Someone once suggested that “life is what happens to you while you’re planning it”; Etty Hillesum’s exceptional diaries are entitled, An Interrupted Life; and Henri Nouwen says: “I used to resent all the interruptions in my work until I realized that interruptions were my real work”.
Up to now, I have always quoted these expressions fondly. There is something in a planned life that needs to be, for one’s own good, perennially sabotaged by interruptions. I am less glib in quoting them now, given that my own life has just been derailed by a major interruption. I have been named a provincial superior for the religious community I belong to, the Oblates of Mary Immaculate.
The change in life and ministry that this will require of me is radical. It will involve leaving the work that I have been doing for 18 years, giving up my present position, network of support, house that I have lived in for many years, and city I deeply love (not even to mention giving up the last half of a very cherished sabbatical), to move to a new city and take up an entirely different ministry in a radically different kind of setting. Most of all, it will involve a radical shift in the type of work I will be doing.
Up to now my ministry has basically involved teaching, preaching, writing, and some sacramental work. As a provincial, my ministry will be almost entirely that of administration. Many close friends cautioned me during these past days: “You shouldn’t accept this. Your gifts lie more in the area of teaching, writing, and preaching. Somebody else can do administration. In good conscience decline the invitation to be provincial!” That logic makes good sense, but … in the end, despite this caution from sincere and loving friends, I accepted. Why?
Many of the reasons for my decision are connected with a dark inchoate ball of feeling which cannot gain entrance to the left side of my brain. These are compelling feelings of duty, of being called, of gratitude to the Oblates who have always trusted me, mixed in, I am sure, with many other hidden motives, good and bad. I’m an intuitive type, so I act more out of gut feeling than out of a rational algebra. My gut said: “You ought to do this.”
Some of the other reasons for my acceptance of this invitation, which will bring with it considerable grieving and painful displacement, are however available to rational examination. These have to do with a growing understanding, in my own life, of the importance of administration within the life of any community.
When one examines the priesthood a Christ, a priesthood all believers are baptized into, one sees in it three interpenetrating aspects: Jesus ministered as teacher, healer and minister of cult, and as shepherd (community builder). It is this latter aspect, shepherding, which proper administration helps keep incarnate in this world.
It is also a most vital ministry. Administration is, as Plato said, the basis for politics (in the best sense of that word). Politics, itself, is the ability of a community to, first of all, pull itself together and act as a unity and, secondly, to creatively shape its own destiny so that it is not a helpless victim before the random forces of fate. As such, politics is, singularly, the most important thing within a community. When there are no politics, there can be no community. And when there is no administration, there are no politics.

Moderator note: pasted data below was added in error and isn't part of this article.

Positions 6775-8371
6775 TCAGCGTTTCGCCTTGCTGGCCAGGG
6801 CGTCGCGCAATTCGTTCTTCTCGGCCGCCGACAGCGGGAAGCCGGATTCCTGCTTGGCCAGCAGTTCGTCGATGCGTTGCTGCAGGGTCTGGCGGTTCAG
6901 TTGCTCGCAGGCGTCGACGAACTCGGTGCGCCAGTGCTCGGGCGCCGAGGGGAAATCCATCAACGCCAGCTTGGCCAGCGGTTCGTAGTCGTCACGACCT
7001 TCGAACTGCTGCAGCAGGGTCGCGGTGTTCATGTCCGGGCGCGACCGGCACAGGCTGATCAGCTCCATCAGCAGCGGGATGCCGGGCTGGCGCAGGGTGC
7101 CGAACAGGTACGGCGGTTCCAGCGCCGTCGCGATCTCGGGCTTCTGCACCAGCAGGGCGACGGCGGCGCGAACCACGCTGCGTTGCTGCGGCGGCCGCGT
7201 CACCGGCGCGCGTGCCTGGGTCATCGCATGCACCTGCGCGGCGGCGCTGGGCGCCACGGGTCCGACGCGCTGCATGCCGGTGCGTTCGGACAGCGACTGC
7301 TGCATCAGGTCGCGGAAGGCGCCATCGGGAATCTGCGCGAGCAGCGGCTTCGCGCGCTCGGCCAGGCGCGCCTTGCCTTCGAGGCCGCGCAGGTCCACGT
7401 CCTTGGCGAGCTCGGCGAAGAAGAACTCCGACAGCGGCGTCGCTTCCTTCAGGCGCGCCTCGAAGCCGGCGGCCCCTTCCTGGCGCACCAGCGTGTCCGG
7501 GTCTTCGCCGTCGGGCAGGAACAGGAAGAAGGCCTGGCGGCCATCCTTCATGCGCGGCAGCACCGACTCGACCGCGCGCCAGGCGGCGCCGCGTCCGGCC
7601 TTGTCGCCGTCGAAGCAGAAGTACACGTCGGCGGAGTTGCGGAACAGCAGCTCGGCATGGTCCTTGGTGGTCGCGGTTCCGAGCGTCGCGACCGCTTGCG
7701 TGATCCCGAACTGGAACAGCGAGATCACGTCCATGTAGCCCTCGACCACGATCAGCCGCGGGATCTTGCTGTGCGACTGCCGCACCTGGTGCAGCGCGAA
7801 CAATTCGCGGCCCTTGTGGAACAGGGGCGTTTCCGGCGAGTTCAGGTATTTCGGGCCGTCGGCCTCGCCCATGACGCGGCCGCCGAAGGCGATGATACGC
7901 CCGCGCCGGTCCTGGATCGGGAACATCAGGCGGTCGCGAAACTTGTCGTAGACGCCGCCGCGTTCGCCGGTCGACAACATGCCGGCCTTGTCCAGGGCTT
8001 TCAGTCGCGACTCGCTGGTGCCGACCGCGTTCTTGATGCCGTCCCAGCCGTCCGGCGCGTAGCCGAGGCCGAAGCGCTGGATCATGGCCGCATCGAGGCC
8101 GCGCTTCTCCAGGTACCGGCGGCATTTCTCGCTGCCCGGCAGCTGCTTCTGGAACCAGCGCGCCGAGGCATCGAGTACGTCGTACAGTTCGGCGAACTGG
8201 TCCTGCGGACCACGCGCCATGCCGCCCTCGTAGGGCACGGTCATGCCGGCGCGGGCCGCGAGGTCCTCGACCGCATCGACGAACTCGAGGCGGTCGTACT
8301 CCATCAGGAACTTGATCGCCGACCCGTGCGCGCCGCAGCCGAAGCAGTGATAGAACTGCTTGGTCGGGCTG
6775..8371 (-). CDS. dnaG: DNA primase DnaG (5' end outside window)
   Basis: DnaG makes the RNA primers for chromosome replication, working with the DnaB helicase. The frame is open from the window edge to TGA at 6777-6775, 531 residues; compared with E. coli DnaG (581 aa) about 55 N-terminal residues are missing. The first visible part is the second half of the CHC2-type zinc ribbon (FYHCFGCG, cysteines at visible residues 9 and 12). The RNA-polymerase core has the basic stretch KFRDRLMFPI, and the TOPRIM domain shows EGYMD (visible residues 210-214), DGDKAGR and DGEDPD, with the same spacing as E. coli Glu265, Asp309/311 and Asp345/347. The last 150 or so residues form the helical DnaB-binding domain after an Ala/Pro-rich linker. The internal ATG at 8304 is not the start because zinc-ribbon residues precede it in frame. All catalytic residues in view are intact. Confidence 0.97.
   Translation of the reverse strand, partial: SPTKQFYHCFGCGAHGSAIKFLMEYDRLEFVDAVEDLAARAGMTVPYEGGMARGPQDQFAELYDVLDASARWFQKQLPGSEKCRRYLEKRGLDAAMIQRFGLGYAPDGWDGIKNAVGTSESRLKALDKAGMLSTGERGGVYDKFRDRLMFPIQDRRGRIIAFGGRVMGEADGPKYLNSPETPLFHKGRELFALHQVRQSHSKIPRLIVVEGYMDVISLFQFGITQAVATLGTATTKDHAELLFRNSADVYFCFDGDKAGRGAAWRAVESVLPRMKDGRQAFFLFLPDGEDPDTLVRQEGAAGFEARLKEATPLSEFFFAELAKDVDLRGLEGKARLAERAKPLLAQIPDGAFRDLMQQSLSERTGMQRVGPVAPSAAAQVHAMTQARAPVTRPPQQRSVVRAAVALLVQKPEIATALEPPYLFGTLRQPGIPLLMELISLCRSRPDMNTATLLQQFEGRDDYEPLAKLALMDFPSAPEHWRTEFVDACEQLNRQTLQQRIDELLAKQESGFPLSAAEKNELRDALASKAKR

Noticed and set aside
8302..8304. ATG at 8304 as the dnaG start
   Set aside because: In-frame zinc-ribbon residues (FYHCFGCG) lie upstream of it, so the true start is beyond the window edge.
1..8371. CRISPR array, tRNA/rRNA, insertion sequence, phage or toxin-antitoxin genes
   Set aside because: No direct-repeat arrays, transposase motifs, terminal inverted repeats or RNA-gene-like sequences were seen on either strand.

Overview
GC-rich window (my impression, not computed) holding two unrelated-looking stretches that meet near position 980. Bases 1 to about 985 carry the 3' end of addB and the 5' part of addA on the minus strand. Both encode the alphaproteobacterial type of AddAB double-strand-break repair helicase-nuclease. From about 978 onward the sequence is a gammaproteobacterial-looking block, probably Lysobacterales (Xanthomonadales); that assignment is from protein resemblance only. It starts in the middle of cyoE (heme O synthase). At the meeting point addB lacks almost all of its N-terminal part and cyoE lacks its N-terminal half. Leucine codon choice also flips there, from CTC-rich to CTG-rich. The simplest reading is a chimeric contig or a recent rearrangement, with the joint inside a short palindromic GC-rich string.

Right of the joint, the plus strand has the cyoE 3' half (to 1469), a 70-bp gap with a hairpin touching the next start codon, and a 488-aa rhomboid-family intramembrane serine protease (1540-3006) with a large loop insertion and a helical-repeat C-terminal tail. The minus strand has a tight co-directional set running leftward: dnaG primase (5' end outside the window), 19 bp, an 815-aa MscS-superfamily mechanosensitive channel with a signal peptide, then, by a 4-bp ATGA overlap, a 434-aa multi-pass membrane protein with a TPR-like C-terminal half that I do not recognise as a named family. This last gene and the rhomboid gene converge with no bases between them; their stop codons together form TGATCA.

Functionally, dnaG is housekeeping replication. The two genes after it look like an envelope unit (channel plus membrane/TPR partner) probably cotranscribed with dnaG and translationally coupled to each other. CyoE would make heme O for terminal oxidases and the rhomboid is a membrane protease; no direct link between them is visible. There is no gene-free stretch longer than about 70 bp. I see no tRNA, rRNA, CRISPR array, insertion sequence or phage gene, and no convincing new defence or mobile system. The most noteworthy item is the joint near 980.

Hence a certain equation must be acknowledged: Good community depends upon good politics just as good politics depends upon good administration. Christ knew that and worked, first and foremost, at establishing a community. Administration then, when done properly, incarnates Christ the shepherd. It is this idea, more than anything else, that tipped the balance in my acceptance of this new challenge.
Beyond that, an administrative role will also, I hope, help keep me from a dangerous privatization. This is a gentler way of saying it should rein me in so that I don’t end up just doing my own thing! Which is everyone’s danger and certainly mine! In a shepherding role, one’s ministry is necessarily linked with the creation of projects bigger than one’s own. Private dreams and private achievement must be sacrificed to a communal dream. As well, administration is also the route, more direct perhaps than normal teaching and preaching, to help affect systemic change. For the gospel to be lived out, hearts have to change, but systems, ecclesial and civil, also have to change. Administration is the most direct access to affect that.
For these reasons, among others, I have accepted an invitation that will alter my life radically. I will continue, of course, to do some of the things I have done; some teaching, some preaching, and some writing (this column, among things). Yet, this is a new baptism. I enter it with fear and trembling, but confident of your prayers.